I am an Oscar junkie, and no 12-step program I know of will break me of my addiction. Okay, so this year's Oscars were a bit of a snoozefest. I love Ellen DeGeneres, but I just don't think she was the right choice to host an event that needs a shot of Jolt Cola to keep people awake, especially on the East Coast. Ellen's humor is kind of subtle, and while her handing Martin Scorsese a script or nearly vacuuming up the hem of Penelope Cruz's gown made you smile, it didn't elicit any belly laughs, and belly laughs are what we remember long after the event itself fades from memory. Still, that doesn't mean I won't watch the Oscars next year—because I will.
I opened my first charge account in college when my television broke on the day of the Oscars' broadcast and I had to replace it. I didn't care how much it cost, I wasn't going to miss finding out if Romeo & Juliet won Best Picture. It didn't, I might add, but that did nothing to deter my enthusiasm. I believe I threw a pillow at the TV when Dustin Hoffman didn't win Best Actor for Midnight Cowboy, losing to John Wayne for True Grit. Of course, those were the heady days when it was still possible to be surprised, shocked or deeply moved when the winner's name was announced. The Oscars were it. There were no Golden Globes, no SAG Awards, no Independent Spirit Awards. You just never knew what was going to happen that night.
This is as close as I ever got to the actual red carpet, but it was good enough for me.
When I lived in Los Angeles and the Oscars were still held at the Dorothy Chandler Pavilion in Downtown Los Angeles, I knew someone who got me into the rehearsal the day before the actual event. For me, it was as good as walking the red carpet. I could not believe that I was sitting in a seat that someone who made movies would be sitting in the next day. I saw stars, like Denzel Washington, walk to the podium and rehearse their lines. What could be better than that for someone who'd taken movies seriously her whole life? How seriously? Well, I was asked to leave the same theater twice because I was crying too hard, first when Susan Kohner threw herself on Lana Turner's coffin in Imitation of Life and then when Tony died in West Side Story.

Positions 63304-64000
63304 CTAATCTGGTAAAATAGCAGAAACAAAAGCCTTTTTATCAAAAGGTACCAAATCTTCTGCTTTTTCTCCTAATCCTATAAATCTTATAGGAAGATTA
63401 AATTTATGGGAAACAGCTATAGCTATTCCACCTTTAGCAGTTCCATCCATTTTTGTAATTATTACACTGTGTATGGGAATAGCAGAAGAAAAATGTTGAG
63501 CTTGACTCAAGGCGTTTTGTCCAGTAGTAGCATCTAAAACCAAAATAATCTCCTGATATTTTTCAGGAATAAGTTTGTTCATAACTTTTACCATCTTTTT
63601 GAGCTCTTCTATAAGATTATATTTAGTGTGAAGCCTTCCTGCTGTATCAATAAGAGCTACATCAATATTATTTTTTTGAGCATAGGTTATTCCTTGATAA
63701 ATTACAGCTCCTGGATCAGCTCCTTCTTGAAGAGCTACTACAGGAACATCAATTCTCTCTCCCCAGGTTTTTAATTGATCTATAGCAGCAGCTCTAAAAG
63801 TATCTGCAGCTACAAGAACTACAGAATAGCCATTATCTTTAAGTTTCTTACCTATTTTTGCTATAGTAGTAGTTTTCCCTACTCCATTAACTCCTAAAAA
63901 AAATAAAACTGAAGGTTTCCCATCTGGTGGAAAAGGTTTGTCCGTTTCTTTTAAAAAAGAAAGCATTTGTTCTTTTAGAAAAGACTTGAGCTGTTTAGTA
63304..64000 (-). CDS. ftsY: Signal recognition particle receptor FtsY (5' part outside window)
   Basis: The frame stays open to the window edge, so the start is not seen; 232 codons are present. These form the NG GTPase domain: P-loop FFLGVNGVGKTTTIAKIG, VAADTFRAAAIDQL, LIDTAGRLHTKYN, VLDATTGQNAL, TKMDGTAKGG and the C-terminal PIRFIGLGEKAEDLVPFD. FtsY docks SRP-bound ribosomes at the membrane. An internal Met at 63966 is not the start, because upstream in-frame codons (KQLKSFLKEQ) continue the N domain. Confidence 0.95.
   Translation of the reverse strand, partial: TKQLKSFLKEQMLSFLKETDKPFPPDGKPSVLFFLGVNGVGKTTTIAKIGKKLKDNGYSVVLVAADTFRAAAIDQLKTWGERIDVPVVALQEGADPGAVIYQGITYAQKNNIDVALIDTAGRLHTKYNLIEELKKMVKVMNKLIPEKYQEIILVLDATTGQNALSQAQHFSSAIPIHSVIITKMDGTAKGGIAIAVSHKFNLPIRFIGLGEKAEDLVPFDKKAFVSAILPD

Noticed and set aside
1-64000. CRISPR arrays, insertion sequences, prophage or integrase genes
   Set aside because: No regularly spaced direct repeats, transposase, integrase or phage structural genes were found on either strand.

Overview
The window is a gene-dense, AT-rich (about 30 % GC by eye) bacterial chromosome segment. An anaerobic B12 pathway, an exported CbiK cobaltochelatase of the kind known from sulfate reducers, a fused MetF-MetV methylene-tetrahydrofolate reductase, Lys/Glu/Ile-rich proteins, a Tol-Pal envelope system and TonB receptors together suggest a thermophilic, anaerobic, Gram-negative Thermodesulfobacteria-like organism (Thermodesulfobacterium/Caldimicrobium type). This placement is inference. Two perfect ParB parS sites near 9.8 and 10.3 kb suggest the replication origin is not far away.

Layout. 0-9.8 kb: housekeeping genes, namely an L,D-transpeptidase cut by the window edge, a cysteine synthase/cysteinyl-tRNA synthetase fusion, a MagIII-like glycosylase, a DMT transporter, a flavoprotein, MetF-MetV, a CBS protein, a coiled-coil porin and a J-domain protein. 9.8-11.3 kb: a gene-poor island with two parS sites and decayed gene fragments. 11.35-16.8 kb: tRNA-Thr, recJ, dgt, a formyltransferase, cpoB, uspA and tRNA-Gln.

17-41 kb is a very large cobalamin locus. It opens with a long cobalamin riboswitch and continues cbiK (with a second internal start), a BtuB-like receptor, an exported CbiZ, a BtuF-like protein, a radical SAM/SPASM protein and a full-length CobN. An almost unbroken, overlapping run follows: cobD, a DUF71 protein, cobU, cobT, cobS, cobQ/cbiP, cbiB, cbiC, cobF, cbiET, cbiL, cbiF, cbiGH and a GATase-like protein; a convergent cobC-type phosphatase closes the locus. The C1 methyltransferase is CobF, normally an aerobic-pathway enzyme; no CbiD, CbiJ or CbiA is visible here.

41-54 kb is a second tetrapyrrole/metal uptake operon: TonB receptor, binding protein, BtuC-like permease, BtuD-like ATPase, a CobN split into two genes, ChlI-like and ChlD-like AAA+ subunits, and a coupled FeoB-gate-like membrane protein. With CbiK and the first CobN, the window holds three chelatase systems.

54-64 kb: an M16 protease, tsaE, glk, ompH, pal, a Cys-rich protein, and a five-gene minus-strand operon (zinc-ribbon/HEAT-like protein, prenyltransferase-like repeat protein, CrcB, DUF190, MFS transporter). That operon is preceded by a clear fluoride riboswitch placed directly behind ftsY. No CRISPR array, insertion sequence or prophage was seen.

The Way I Was
Since I've been in the beauty industry, I've paid particular attention to the hairstyles each actress wears on Oscar night. For our pull-out section on Oscar night on page 33, we talked to Hollywood insiders who shared their advice for duplicating these looks for prom and wedding season. See you at the movies. Hey, I always wanted to say that. —Marianne Dougherty, editor in chief, [email protected]